Kristina grew up running, cross-country skiing and sailing. When she and Barry lived in Rochester, Minn., she helped coach a cross-country ski team, and one of the other coaches worked with high school runners. So she helped with that, and then she began to meet more runners.
“The first marathon I trained for was Grandma’s,” Kristina says. “I was just coming off this 56-mile ski race, so I figured I could do it.”
The Friday before the race, she found out she was pregnant, but her doctor gave her the go-ahead to run anyway. She did.
By this time, the Heins realized they may actually be turning into runners. Barry looked around and found the Sioux Falls Area Running Club online and saw the Saturday morning runs from Lincoln High School. That isn’t far from where they live, so he went down one morning to give it a try. He loved it.
“Then he told me, and thought I should go,” Kristina said.
So this is what you’ll see on a Saturday morning: Barry runs in the dark toward Lincoln. He’s sinewy, gentle, always smiles. Kristina comes next, with her blonde, blonde hair and accent and always just a few minutes late. But you never mind, because when she gets there, it was worth the wait. And when they start talking to you, you’re just happy to be there, because they’re genuine, and they care, and they want to know about your upcoming race or your kids or your family or the sweet deal you got on some new winter mittens. They’re unassuming and easygoing.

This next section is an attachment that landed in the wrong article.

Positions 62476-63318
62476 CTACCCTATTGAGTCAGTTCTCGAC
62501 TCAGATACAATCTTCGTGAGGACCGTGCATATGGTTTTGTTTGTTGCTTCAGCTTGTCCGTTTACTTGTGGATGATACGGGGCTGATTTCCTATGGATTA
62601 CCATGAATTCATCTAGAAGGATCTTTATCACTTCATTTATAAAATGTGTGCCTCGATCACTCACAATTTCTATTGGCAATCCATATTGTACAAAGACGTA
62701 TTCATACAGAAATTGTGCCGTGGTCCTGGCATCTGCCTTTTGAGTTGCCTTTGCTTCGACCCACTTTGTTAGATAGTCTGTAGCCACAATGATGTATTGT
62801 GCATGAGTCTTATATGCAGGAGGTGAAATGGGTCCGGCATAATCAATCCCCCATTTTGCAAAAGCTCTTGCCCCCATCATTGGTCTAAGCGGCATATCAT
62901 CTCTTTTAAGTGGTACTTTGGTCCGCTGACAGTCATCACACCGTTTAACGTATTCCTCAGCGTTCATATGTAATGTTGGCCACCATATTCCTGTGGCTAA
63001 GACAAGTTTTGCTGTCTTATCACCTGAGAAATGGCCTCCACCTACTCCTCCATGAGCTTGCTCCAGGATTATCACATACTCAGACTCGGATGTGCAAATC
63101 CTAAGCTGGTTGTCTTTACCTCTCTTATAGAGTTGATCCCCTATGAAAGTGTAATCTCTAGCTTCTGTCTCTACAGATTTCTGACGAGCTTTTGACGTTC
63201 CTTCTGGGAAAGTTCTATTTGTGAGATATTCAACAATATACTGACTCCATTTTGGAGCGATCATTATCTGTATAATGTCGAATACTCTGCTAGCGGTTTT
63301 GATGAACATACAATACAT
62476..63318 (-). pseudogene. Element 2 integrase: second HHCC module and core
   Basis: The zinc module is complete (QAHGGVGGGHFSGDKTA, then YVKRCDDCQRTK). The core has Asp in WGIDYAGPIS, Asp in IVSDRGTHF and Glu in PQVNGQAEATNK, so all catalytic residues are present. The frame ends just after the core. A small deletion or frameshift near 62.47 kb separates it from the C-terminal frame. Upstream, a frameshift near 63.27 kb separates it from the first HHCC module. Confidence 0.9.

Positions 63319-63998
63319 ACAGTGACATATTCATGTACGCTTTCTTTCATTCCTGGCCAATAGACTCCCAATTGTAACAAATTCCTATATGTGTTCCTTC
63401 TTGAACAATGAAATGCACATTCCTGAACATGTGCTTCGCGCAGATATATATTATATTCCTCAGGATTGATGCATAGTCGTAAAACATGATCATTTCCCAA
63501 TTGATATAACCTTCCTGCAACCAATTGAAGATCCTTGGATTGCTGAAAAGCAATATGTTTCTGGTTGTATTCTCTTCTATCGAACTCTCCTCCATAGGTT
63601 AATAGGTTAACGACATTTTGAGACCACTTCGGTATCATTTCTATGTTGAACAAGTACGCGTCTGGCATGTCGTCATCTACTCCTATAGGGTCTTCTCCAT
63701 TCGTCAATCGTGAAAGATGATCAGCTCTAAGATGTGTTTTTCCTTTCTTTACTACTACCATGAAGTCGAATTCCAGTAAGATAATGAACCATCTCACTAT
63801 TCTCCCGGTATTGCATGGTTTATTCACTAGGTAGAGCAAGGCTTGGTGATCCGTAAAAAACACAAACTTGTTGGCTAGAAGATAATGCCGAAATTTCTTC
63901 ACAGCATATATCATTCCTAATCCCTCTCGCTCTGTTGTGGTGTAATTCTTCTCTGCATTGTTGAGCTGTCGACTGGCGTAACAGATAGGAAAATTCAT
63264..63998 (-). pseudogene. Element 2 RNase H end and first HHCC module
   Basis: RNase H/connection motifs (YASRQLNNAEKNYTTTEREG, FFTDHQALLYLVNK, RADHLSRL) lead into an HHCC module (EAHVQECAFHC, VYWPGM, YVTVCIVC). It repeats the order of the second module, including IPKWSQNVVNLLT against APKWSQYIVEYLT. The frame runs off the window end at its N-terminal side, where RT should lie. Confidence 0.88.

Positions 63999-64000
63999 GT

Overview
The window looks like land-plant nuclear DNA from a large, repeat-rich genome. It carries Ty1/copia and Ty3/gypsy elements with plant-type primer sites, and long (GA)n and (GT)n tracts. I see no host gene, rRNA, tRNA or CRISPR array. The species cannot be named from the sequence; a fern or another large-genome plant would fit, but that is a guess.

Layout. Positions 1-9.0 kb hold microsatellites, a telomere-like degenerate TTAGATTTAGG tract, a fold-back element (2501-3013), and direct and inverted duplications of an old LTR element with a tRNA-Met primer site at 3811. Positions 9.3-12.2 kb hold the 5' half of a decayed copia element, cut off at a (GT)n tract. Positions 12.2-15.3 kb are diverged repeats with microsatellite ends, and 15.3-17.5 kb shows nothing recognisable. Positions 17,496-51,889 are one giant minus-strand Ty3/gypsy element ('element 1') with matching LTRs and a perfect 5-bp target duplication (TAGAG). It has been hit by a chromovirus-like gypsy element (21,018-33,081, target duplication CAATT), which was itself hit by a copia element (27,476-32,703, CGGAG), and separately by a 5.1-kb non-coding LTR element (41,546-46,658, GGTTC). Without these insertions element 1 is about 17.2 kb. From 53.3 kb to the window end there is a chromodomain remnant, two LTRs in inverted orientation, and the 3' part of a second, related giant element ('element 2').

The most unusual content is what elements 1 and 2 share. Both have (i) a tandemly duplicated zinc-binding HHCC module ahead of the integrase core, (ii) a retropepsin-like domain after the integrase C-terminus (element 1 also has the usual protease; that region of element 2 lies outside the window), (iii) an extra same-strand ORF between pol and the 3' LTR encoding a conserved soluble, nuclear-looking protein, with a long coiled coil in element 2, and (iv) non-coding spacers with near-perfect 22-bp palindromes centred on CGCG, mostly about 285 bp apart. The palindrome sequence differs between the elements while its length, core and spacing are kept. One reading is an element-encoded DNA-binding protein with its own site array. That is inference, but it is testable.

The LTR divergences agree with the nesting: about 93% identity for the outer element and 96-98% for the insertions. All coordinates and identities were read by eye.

But they aren’t saccharine.
“When Barry was training for his first triathlon, then we got to the point where it’s hard to run together with him,” Kristina says. “Just a few weeks ago, I was thinking one of the things I dislike the most about my husband is that he always makes me feel like I am out of shape.”
“It’s a little payback for the Grand Canyon (where they did a rim-to-rim-to-rim run a few years ago),” Barry says. “Everybody wanted to push her off a cliff because everyone was miserable except her. She’s all happy at mile 40-whatever, and I was like, get away from me.”
“Barry just told them it was OK to tell me to shut up,” Kristina says.
“Because of how well she felt,” he laughs.
“It would be nice to marry someone who isn’t so athletic,” Kristina says. “I get my payback when I cross-country ski.”
They joke about the times they have run together and argued over slowing down to stay together. Talk about how when they travel to Norway, where the run is half actual running and half hiking, they stick together more, enjoy the time. Beyond that, they just both show up to the group runs and then go their separate ways.